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dc.contributor.authorBonell, Chrisen_US
dc.contributor.authorFletcher, Adamen_US
dc.contributor.authorSohaindo, Anniken_US
dc.contributor.authorWells, Heleneen_US
dc.contributor.authorMcKee, Martinen_US
dc.date.accessioned2017-05-03T11:21:20Z
dc.date.available2017-05-03T11:21:20Z
dc.date.issued2012en_US
dc.identifier.issn0143005Xen_US
dc.identifier.doi10.1136/jech.2011.137539en_US
dc.identifier.urihttp://hdl.handle.net/10072/64129
dc.description.abstractBackground School systems are increasingly typified by diversity of provision, parental choice and publication of performance data. Schools shape their students' lifestyles and health, but the effects of 'marketisation' are under-researched. The authors use qualitative data to develop a logic model regarding such effects. Methods Case studies in seven English secondary schools, interviews with 103 students and 39 staff. Results 'Parental choice' was associated with dispersal of students' friendship groups on transition to secondary school, reduced social support and emotional harms. 'Choice' meant some schools were regarded as 'dumping grounds' for socially disadvantaged students, creating potentially violent environments where students engaged in risk behaviours such as substance use to facilitate protective bonds with peers. Schools focused strongly on academic attainment, reflecting external pressures from the school inspectorate and performance league tables. Some schools sought to improve their league table position by targeting resources on 'key marginal' students on the threshold of passing five exams, the key metric. Less-academic students commonly became disengaged, engaging in various health risk behaviours as alternative status markers. The exam-focused environment aroused anxiety among high and low attainers, some using substances as self-medication. Schools also de-prioritised health education and sport in this performance-driven context. Conclusion Our logic model aims to guide further research on how marketisation might affect young people health behaviours.en_US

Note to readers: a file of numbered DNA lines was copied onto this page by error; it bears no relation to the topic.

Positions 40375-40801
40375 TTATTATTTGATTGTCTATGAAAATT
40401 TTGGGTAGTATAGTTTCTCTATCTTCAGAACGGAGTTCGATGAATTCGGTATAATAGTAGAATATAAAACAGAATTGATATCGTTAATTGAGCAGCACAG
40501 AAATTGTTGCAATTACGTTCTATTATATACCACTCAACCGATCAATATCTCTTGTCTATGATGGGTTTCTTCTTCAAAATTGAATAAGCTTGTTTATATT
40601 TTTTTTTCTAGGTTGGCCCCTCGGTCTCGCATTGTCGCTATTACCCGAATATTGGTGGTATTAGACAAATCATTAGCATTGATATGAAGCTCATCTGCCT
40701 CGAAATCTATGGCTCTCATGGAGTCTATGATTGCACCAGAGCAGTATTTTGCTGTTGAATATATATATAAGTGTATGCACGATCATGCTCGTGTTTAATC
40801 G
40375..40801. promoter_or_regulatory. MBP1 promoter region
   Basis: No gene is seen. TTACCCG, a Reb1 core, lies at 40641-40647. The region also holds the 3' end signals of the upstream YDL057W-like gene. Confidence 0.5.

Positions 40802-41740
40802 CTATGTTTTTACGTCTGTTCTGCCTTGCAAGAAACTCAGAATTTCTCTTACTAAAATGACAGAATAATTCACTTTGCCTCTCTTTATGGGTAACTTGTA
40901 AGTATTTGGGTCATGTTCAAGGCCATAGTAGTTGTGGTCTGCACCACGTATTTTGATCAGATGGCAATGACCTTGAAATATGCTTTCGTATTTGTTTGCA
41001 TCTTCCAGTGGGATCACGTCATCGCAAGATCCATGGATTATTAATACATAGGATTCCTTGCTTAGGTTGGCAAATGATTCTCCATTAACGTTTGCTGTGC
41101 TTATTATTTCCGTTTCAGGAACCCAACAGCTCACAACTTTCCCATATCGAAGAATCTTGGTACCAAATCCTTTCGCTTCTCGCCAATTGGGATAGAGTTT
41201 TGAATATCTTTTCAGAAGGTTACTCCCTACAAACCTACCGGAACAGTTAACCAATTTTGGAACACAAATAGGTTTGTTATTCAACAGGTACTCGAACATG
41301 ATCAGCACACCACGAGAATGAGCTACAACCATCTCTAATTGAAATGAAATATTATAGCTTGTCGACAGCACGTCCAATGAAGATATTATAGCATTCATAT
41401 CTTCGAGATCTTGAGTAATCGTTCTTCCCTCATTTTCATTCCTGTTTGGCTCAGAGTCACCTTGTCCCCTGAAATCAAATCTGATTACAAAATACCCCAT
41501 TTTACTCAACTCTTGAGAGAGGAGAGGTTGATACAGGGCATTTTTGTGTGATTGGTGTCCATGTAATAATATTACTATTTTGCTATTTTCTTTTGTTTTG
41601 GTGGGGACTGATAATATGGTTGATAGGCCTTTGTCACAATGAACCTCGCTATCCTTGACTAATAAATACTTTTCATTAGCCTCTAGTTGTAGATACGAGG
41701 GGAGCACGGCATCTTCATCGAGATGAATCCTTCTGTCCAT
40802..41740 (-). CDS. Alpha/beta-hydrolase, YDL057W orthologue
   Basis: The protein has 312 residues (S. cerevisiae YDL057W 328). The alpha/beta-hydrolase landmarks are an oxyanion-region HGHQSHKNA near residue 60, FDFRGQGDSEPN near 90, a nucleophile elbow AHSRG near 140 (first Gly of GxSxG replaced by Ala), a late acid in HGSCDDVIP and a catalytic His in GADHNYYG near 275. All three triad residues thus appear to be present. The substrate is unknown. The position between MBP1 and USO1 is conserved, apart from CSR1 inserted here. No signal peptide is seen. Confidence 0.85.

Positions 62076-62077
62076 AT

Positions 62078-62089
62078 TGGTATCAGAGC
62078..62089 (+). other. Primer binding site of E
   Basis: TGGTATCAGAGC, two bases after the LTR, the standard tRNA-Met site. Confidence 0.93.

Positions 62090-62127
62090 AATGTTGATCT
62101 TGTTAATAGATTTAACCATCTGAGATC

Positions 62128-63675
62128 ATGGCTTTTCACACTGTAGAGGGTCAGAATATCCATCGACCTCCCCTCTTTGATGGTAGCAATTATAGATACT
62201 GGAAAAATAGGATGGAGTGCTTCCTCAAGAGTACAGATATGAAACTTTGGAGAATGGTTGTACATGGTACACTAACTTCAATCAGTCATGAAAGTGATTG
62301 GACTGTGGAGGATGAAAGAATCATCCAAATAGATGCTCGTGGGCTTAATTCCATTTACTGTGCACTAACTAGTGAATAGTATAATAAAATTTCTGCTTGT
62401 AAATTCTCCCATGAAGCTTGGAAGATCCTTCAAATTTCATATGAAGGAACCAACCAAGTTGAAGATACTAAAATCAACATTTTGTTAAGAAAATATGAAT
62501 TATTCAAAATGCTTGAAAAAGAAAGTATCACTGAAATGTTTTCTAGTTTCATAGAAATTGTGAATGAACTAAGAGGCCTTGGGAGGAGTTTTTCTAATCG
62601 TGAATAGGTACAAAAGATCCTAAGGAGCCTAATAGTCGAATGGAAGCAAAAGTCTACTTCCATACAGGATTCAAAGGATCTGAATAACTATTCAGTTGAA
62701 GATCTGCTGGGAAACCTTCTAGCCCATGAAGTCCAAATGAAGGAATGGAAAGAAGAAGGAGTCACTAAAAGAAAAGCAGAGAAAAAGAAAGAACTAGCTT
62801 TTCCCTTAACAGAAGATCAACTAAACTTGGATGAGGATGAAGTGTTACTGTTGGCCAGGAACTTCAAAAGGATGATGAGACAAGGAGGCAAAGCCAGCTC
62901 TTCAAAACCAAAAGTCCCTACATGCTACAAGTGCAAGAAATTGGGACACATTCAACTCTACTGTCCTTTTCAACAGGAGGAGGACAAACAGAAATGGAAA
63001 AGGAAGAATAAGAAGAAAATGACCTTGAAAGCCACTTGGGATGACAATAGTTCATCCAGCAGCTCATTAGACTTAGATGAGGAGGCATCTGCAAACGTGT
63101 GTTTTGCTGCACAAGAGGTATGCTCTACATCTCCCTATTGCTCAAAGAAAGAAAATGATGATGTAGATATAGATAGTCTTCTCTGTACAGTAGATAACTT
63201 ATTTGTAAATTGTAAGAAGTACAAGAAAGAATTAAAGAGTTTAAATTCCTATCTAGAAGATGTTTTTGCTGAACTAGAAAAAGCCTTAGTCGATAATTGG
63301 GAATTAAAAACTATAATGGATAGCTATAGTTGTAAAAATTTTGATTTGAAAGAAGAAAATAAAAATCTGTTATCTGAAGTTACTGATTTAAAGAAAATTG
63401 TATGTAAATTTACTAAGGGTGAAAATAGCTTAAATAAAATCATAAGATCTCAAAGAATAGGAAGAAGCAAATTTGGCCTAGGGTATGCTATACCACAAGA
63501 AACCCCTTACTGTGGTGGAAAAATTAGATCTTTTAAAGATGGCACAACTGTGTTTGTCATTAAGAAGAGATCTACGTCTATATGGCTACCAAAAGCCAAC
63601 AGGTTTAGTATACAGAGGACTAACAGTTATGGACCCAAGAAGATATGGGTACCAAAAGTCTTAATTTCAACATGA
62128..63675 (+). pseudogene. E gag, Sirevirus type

dc.description.peerreviewedYesen_US
dc.description.publicationstatusYesen_US
dc.format.extent703333 bytes
dc.format.mimetypeapplication/pdf
dc.languageEnglishen_US
dc.language.isoen_US
dc.publisherBMJ Groupen_US
dc.publisher.placeUnited Kingdomen_US
dc.relation.ispartofstudentpublicationNen_US
dc.relation.ispartofpagefrome24-1en_US
dc.relation.ispartofpagetoe24-4en_US
dc.relation.ispartofissue7en_US
dc.relation.ispartofjournalJournal of Epidemiology and Community Healthen_US
dc.relation.ispartofvolume66en_US
dc.rights.retentionYen_US
dc.subject.fieldofresearchCauses and Prevention of Crimeen_US
dc.subject.fieldofresearchPUBLIC HEALTH AND HEALTH SERVICESen_US
dc.subject.fieldofresearchcode160201en_US
dc.subject.fieldofresearchcode111700en_US
dc.titleHow market-oriented education policies might influence young people’s health: development of a logic model from qualitative case studies in English secondary schoolsen_US
dc.typeJournal articleen_US
dc.type.descriptionC1 - Peer Reviewed (HERDC)en_US
dc.type.codeC - Journal Articlesen_US
gro.rights.copyright© The Author(s) 2012. The attached file is reproduced here in accordance with the copyright policy of the publisher. For information about this journal please refer to the journal’s website or contact the authors.en_US
gro.date.issued2014-11-17T21:55:14Z
gro.hasfulltextFull Text
gro.griffith.authorWells, Helene A.


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